Rob wasn't practicing good gun safety practices.
He had one hand on the steering wheel of his pickup and the other was clutching his colt. Which wouldn't have been so bad, but every time the tears would threaten to blur his vision he'd use the back of his gun hand to clear his eyes. The world was falling apart, he was very clear on that now. Just getting out of town he'd seen ten more of those things. He knew most of them, it was a small town, but he refused to name them. That seemed wrong. They weren't people anymore.
And yet, with everything falling apart, he was crying because the last time he'd taken Route 36 to Abilene was with his daughter. A part of him tried to rationalize. Maybe it was better his wife and daughter died the week before when their house burnt down, but even thinking about thinking about the thought sent a stab of pain through his chest. No matter how bad it was, or was going to get, he would have wanted them next to him, crammed into the front of his truck with him.
Sobs wracked his chest as he tried to suppress the thoughts.
Abilene had started as a random destination. Rob was actually heading south on Route 36 when he started out, but a pile up on the road made him turn around. A dozen undead were struggling around the wrecked cars, fighting to get bits of meat out of the tangled mass.The closer he got though, the more organized his thoughts became.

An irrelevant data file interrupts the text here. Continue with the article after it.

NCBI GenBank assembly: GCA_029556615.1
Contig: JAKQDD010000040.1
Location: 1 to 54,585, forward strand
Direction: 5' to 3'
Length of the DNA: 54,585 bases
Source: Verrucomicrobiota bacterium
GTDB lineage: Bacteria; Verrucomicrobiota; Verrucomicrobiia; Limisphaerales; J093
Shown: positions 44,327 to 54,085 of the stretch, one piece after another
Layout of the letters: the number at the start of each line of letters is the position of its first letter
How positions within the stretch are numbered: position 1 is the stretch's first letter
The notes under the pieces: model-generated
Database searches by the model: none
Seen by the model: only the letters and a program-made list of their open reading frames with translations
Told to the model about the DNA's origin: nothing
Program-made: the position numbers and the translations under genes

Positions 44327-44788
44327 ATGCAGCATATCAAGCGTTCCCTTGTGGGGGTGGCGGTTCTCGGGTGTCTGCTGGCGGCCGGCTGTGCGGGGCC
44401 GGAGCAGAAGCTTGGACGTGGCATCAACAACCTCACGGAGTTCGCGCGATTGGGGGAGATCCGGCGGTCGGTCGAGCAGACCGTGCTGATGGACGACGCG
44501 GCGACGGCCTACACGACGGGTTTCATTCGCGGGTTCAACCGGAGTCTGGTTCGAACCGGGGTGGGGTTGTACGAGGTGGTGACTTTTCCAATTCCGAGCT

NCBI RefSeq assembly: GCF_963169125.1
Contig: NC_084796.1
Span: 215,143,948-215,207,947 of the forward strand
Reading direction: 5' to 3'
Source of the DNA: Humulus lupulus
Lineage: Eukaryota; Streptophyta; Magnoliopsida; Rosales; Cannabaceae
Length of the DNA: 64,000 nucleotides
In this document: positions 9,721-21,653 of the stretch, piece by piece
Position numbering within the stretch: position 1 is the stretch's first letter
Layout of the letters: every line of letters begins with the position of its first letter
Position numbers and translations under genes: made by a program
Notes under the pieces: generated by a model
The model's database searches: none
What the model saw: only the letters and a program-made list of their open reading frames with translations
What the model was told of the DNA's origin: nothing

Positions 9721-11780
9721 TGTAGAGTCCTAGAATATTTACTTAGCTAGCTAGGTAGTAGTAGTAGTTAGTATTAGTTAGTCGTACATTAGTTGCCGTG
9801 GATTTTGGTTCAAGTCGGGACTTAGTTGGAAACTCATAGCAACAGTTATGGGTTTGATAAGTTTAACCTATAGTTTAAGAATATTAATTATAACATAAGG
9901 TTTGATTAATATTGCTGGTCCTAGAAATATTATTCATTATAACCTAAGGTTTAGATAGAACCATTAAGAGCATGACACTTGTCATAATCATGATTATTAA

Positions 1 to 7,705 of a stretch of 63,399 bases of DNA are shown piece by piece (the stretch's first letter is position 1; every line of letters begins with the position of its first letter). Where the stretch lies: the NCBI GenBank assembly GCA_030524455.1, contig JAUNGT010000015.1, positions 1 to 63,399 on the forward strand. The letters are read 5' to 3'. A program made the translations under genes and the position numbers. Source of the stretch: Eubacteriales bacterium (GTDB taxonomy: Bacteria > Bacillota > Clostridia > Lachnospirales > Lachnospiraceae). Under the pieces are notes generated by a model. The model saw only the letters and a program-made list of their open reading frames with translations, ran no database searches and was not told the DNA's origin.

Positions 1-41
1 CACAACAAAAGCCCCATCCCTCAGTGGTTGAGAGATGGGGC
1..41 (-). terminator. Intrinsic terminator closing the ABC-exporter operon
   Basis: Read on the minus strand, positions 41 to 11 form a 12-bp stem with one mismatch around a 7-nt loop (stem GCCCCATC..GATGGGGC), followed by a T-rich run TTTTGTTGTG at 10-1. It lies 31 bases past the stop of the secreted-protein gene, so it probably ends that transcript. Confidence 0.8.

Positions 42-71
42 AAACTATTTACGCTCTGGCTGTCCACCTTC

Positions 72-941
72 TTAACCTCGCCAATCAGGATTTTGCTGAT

The mind is always recording.
"Thank you Mr. Mervin," Rob said bitterly for putting the thought into his head over twenty years ago.
But it was true. He'd started out toward Abilene because it was the path of least resistance, but the closer he got the more he thought about the Dyess Airforce Base.
Rob had lived in a very structured and ordered world for his whole life. He believed that if he had survived, there must be others. The thought that he was the last living, breathing, human was not something he could afford to think about, even for a moment.
There would be other survivors, and he was sure he would find them at the Airforce Base. Men and woman like himself, survivors looking for structure and safety.
The clouds in the distance slowly resolved into billowing, puffy expanses of smoke.
Half of Abilene was on fire.
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